Jukebox Heroes: EverQuest II's soundtrack, part 2

Jukebox Heroes EverQuest II's soundtrack, part 2
Last week, the laid-back folks at Sony Online Entertainment released the 118th expansion for EverQuest II, Chains of Eternity. Fortunately, it's available as a digital download so you won't have to suffer the embarrassment of a store clerk yelling, "PRICE CHECK ON 'CHAINS OF ETERNITY' FOR THIS PERVERT HERE -- THE ONE IN THE 50-SHADES-OF-GREY COAT" over the loudspeaker.

Even more fortunate, for us, is that the expansion continues to grow EverQuest II's already immense symphonic library. SOE's been adding to the score with not only the game's expansions but also several of the larger content updates, and it's absolutely impressive to behold. As in most scores, there's a lot of forgettable noise that could probably be replaced by humming bees, but there still remains quite a few great tracks to appreciate, cherish, and adopt into one's own music library.

Instead of focusing on the game's initial soundtrack, we're going to be skipping around to look at many of the terrific pieces of music that have come out of Norrath post-2004.


1. Destiny of Velious Theme

Composer Inon Zur (RIFT, Dragon Age) has a long-standing relationship with the EverQuest franchise, including quite a few of EverQuest II's expansions. (You've read Massively's interview with him, yes?) It's probably this theme to Destiny of Velious that's my absolute favorite of his work in the series, however.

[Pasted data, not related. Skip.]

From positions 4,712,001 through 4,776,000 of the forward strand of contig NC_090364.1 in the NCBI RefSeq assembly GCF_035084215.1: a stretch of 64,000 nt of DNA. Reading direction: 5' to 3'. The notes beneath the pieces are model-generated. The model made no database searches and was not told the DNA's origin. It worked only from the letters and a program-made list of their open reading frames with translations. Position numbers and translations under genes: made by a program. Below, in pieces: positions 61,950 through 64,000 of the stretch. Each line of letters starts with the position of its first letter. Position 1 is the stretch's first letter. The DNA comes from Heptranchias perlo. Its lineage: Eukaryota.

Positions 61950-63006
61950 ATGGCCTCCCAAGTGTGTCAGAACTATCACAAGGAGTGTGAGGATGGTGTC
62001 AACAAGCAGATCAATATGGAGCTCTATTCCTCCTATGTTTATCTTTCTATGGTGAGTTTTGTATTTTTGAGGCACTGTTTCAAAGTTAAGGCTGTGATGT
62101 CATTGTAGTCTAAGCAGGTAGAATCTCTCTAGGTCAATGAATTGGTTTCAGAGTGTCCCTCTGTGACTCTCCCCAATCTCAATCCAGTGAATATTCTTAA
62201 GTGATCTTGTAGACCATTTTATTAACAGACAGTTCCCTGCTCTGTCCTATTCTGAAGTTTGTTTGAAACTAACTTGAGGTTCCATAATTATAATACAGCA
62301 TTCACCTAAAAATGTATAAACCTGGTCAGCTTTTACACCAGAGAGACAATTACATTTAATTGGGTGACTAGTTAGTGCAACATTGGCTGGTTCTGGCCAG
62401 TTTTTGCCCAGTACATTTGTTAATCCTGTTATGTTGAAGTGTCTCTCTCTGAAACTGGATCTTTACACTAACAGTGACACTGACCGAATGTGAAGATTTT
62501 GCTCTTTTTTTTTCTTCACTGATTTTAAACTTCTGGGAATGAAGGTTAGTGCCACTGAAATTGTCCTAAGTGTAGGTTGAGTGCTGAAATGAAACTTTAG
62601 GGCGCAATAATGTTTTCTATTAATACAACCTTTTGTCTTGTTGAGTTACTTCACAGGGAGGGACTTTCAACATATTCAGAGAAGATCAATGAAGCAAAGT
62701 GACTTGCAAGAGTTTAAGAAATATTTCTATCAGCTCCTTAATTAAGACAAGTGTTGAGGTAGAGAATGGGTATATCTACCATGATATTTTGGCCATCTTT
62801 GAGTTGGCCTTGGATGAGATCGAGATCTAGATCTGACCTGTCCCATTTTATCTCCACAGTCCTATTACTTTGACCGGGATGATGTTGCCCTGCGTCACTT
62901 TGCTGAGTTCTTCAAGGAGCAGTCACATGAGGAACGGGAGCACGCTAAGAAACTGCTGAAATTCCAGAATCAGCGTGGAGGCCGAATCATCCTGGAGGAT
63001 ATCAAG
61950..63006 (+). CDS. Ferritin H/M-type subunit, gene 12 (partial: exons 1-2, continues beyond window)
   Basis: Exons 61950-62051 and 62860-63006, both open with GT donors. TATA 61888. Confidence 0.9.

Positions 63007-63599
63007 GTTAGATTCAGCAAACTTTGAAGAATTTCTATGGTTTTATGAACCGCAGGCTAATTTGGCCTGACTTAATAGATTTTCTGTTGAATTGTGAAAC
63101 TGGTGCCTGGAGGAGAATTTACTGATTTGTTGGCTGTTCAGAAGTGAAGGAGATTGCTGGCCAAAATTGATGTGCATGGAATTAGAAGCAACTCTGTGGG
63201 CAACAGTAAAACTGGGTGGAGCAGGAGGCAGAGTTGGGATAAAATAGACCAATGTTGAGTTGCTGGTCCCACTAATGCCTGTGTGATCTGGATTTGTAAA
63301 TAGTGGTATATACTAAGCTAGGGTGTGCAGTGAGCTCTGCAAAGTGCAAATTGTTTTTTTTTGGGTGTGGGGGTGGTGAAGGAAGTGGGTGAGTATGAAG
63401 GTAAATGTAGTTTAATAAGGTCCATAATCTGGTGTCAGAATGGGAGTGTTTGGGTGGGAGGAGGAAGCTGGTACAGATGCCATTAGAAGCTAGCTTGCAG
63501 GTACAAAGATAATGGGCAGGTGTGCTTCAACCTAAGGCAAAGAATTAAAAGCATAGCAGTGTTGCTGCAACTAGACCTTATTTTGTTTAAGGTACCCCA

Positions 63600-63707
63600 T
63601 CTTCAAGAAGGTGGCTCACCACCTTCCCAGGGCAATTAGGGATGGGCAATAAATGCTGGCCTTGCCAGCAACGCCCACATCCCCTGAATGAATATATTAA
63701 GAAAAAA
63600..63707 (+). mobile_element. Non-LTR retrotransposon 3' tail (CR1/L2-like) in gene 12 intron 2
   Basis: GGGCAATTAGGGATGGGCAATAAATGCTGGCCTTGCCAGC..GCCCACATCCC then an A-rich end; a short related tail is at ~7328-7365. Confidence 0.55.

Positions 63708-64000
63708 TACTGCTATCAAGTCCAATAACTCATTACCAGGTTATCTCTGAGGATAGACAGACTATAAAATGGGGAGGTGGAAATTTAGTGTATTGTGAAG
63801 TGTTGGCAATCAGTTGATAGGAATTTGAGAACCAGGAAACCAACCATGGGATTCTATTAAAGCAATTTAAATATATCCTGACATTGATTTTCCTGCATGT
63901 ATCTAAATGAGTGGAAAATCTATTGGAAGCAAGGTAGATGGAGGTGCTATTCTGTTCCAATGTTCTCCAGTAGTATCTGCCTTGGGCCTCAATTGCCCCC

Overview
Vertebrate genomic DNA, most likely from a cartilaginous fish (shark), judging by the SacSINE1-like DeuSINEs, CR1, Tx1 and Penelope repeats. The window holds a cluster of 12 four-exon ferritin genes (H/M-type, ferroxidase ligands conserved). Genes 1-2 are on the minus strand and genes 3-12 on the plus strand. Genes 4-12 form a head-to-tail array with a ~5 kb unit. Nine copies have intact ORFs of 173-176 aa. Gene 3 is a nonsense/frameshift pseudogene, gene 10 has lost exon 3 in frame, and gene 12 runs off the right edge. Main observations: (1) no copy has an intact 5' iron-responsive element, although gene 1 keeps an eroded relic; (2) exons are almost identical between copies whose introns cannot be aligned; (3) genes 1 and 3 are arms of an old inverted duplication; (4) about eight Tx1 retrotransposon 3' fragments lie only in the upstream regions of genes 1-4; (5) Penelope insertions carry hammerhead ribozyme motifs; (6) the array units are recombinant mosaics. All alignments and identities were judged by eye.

It's definitely one of those dark, brooding songs, but there are excited strings in the background that make me think of Batman. Am I wrong? I love how the song takes a couple of pauses for lofty bridges and then dives right back into the fray. This is music that is unapologetically great, and if I were hearing this right before heading into a game, I'd be so pumped up for it.


2. Freeport Guild Hall

I read a player criticism of EverQuest II's music by saying it was "too grandiose" for the game. In my opinion, that's exactly what it should be. EverQuest II is about high fantasy, big moments, and a complete lack of subtlety. The score should reflect that. Sometimes, grandiose music can propel its setting to even greater heights all by itself.

So what if this is "just" a track for guild hall music? Zur makes it sound as if it's from a major award ceremony right after rebels blew up an enemy space station or something. The whole orchestra gets into it, building and building, until it fills every crevice in your ear. Heck, I wish I could hear this upon arriving home every day.


3. Kelethin

If the title of this track rings a bell, it might be because I included it with our initial look at EverQuest's score a few weeks ago. While EverQuest II's score is mostly new stuff, there are several pieces that are reimagined tracks from the original -- and Kelethin is one of them. I thought it'd be educational to include this for comparison's sake and because it's still an incredible song.